Issue "A" is easy to explain: you are still copying the whole card because that's what /dev/mmcblk0 refers to. The individual partitions are of course /dev/...
In this answer, I demonstrate what to do step-by-step for people to understand the logic behind the solution and to be able to apply steps in their other problems.
But firstly, it should be stated that it is a generic (not raspi specific) problem to migrate filesystems from an SD card to a smaller (but big enough for data) SD card.
A laptop ...
I have adapted @goldilocks answer on rsync for back-up on the pi.
I backup to an ext4 partition on a HDD mounted on the Pi.
If the HDD is not mounted, rsync would copy to the mount directory (until the SD Card is full).
If the HDD is not mounted in rw mode copious error messages are produced.
Neither of these is desirable, so I check that my partition is is ...
So the best way I have found is to use GParted (you can either use a Linux-based OS, or boot from a GParted Live USB). It is simple enough to find detailed instructions on how to do each of these steps in detail, but here is the general method I have found to work:
Run GParted, find your SD card in the device list and shrink the main partition to as small ...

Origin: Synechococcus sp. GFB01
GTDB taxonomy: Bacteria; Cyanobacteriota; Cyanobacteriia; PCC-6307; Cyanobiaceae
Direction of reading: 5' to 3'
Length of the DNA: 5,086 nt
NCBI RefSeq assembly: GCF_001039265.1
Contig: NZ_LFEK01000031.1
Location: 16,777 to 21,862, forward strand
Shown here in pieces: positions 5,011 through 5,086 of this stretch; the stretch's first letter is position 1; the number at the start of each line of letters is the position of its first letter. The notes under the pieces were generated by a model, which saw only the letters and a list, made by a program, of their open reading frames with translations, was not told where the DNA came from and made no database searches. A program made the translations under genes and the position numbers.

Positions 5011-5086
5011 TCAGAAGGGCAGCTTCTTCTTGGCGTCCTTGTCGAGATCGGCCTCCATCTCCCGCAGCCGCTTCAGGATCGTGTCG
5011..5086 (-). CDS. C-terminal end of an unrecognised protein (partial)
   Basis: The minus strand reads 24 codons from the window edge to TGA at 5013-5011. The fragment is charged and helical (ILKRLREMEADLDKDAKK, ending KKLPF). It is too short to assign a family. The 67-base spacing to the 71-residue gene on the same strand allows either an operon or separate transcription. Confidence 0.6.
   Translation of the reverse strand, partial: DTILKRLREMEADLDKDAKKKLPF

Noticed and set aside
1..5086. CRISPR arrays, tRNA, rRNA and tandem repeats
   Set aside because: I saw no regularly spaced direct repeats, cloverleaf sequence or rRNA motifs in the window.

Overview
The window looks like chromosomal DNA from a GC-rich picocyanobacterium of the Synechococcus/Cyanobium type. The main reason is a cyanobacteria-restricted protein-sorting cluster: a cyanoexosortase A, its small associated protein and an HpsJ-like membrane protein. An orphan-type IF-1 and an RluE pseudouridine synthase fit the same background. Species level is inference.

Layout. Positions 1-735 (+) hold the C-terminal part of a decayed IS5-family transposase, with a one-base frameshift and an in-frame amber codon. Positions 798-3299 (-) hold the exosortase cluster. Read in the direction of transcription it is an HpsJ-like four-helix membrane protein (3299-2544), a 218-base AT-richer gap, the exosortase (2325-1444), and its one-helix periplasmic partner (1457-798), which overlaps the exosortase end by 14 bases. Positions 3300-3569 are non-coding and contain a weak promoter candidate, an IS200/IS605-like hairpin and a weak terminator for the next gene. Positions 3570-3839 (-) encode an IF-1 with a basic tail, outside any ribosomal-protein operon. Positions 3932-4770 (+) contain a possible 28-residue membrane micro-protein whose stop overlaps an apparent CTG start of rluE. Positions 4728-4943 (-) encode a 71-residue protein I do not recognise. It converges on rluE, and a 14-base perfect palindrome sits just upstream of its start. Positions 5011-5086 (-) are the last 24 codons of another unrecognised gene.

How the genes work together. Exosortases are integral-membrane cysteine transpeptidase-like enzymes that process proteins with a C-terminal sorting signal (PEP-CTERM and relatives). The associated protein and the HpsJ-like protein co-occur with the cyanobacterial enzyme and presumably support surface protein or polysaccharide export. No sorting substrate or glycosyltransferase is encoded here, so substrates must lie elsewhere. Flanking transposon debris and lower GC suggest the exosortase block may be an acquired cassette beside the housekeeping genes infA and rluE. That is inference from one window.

There are several programs to take screenshots. I use scrot, a command line utility wich is quite complete. In your case:
sudo apt-get install scrot
scrot -s and click on the midori window. You will get a timestamp-based png in the working directory of your terminal. See man scrot for more options!
I recently had to make a backup image for my Raspberry Pi 3 Model B and found an incredibly helpful guide from Beebom.
The guide outlines the process for cloning and restoring a Pi SD image for all three operating systems. (Windows - Linux - MacOS). For this detailed and helpful guide visit:
How to Clone Raspberry Pi SD Card on Windows, Linux and macOS.
Ok so I finally found an answer and I wish to share it with you guys.
My guess is that the creators created the compressed file from an expanded image by mistake.
The fact that the compressed file is nearly 1.1 GB, compared to 8.1 GB of the extracted files, proves this. Empty space will compress to a couple of bytes. If there were additional packages, there ...
You could try epeg. It's designed exactly for the job you need - to create fast thumbnails from jpeg files. The only problem is, you need to compile it yourself as there is no package for it for RaspberryPi. It's a library but it comes with a simple test tool that you can use.
The exists a nice tool called pishrink which reduces the size of a dd image as much as possible by shrinking the root partition. If you start up the restored image the first time the partition is expanded to it's maximum size again. If you run Windows just use your Linux on your Raspberry to shrink the image.
Linux / OSX
Download the image from here
Extract the .xz file using any of the following methods